The city contends that the committee's decision was arbitrary and capricious.

*103 Since no right of appeal by an aggrieved party to review any committee decision has been granted by the legislature, certiorari would have been the appropriate remedy for the city to so review it. In certiorari proceedings, a committee decision will be sustained in the circuit court as to factual matters if there was any substantial evidence before the committee which was supportive of the committee's order. Little Caesar's, Inc. v. Alabama Alcoholic Beverage Control Board, 386 So. 2d 224 (Ala.Civ.App.1979), rev'd on other grounds, 386 So. 2d 228 (Ala.1980). It is reasonable to apply that same substantial evidence rule in the present case in order to be consistent, for the city here seeks to escape the consequences of the determination of the committee by contending that the evidence was inadequate. An identical issue could have been raised had the city sought certiorari.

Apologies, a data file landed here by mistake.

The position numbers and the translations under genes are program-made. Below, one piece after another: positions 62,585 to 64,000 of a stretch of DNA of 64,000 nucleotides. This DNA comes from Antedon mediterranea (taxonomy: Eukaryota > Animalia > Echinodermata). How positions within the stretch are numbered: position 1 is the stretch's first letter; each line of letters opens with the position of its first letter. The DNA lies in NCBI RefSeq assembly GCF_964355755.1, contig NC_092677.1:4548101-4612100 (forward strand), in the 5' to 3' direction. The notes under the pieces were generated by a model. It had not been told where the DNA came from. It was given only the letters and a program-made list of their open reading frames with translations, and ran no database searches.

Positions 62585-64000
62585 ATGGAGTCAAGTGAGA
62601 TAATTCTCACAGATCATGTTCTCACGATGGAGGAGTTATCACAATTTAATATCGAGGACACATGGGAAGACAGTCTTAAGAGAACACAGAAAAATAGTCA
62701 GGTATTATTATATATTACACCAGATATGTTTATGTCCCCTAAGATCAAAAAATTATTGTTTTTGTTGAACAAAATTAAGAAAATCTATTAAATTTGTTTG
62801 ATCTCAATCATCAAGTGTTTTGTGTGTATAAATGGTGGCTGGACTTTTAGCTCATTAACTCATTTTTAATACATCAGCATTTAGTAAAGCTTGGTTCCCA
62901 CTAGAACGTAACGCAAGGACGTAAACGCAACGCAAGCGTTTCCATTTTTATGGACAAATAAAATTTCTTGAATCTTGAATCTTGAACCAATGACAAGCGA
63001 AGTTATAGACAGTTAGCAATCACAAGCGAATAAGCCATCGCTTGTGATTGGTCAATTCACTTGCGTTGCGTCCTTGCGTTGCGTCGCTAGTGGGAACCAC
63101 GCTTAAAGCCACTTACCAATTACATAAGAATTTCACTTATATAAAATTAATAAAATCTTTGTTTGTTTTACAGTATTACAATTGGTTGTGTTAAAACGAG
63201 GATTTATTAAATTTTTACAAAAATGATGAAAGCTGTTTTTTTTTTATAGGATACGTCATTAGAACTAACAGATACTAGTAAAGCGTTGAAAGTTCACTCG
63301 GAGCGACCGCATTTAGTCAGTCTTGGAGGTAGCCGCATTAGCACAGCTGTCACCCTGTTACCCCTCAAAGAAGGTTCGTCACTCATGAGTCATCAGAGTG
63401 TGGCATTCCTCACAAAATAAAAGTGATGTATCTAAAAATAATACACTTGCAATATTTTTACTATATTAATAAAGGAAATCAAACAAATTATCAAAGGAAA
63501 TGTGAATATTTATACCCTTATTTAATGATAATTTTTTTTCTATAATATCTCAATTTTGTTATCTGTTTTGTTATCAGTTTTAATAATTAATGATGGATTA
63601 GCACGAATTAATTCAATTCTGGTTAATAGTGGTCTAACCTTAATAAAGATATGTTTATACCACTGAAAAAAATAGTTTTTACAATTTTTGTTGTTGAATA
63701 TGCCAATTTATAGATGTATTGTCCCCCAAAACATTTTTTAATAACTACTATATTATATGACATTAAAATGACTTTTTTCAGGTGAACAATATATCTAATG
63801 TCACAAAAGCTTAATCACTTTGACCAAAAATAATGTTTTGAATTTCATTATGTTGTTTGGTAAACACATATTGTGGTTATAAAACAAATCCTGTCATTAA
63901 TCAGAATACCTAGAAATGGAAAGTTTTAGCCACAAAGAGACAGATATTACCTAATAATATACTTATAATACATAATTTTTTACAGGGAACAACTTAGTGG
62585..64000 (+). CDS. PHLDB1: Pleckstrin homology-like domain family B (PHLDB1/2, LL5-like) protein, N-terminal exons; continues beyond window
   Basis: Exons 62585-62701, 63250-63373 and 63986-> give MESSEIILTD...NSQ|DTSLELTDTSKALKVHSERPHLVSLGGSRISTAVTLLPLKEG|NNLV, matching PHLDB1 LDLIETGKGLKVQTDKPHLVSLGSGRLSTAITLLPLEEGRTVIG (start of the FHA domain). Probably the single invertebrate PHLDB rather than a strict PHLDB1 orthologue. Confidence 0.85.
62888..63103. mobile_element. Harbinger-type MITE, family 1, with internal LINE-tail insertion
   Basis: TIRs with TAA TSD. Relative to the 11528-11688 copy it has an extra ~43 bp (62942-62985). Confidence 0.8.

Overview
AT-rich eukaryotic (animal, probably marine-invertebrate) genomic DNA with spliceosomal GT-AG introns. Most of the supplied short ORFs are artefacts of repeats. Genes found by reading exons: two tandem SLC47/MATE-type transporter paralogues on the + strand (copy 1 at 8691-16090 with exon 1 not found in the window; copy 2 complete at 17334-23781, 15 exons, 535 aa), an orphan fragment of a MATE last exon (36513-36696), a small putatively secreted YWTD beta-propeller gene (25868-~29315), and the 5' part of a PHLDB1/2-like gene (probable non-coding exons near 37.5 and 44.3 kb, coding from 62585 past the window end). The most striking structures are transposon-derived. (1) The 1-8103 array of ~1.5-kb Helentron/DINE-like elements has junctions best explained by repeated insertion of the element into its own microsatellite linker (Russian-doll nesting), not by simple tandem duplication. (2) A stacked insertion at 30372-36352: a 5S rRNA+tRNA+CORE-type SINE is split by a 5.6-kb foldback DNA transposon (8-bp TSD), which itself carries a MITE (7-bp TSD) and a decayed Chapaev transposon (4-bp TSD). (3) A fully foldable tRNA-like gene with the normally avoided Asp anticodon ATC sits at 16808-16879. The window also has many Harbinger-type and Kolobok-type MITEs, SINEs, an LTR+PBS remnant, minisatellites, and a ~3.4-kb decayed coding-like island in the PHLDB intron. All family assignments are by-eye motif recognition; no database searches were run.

The determination of the weight and credibility of the evidence, and reasonable inferences to be drawn therefrom, was for the committee in such an adjudicatory proceeding. Ex parte Morris, 263 Ala. 664, 83 So. 2d 717 (1955). We have examined the evidence which was presented to the committee. There was substantial evidence upholding the committee's decision. For example, the officer testified that his captain, who transferred him, personally admitted to him that his transfer was due to his going over that captain's head in taking his complaint to an inspector. In short, the facts, and reasonable inferences therefrom, were such that the findings of the committee were upheld by substantial evidence and the committee's decision was neither arbitrary nor capricious.